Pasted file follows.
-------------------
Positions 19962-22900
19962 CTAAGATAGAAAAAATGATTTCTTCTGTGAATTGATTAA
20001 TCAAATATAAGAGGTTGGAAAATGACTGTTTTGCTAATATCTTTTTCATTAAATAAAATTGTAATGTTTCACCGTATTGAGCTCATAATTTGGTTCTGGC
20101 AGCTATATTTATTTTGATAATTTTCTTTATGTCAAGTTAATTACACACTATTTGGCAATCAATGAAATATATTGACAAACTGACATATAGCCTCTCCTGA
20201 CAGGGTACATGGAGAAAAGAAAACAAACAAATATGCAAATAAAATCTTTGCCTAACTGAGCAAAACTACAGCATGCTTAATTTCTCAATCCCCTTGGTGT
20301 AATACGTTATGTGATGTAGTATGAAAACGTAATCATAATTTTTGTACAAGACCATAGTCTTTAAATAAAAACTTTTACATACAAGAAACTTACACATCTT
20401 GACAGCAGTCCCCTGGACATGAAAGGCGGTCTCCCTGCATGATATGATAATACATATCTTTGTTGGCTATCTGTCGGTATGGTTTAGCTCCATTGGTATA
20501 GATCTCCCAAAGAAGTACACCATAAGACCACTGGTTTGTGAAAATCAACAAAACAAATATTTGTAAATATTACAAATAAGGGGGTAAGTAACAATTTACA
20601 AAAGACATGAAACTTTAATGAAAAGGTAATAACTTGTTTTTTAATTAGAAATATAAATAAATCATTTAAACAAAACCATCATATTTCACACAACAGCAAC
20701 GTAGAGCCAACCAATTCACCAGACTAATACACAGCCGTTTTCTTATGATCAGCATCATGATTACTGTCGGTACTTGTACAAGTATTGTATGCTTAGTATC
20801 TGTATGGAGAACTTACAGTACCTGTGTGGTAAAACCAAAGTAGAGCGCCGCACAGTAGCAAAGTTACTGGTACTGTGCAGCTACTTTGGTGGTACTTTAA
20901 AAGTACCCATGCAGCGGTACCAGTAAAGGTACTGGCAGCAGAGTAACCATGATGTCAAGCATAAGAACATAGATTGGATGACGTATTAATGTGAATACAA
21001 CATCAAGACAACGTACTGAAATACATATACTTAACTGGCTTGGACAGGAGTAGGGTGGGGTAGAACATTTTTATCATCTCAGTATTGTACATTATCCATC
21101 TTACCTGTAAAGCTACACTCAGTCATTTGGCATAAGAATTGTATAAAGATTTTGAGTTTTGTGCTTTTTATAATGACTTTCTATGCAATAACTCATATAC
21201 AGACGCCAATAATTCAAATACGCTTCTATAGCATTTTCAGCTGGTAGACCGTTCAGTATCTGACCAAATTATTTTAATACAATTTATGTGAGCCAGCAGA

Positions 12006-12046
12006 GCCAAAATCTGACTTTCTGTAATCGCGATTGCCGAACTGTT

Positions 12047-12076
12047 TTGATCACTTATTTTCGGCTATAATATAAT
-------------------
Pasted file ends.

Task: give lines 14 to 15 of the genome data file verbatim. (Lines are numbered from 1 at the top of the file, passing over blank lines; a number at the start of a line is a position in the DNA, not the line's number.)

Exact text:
21101 TTACCTGTAAAGCTACACTCAGTCATTTGGCATAAGAATTGTATAAAGATTTTGAGTTTTGTGCTTTTTATAATGACTTTCTATGCAATAACTCATATAC
21201 AGACGCCAATAATTCAAATACGCTTCTATAGCATTTTCAGCTGGTAGACCGTTCAGTATCTGACCAAATTATTTTAATACAATTTATGTGAGCCAGCAGA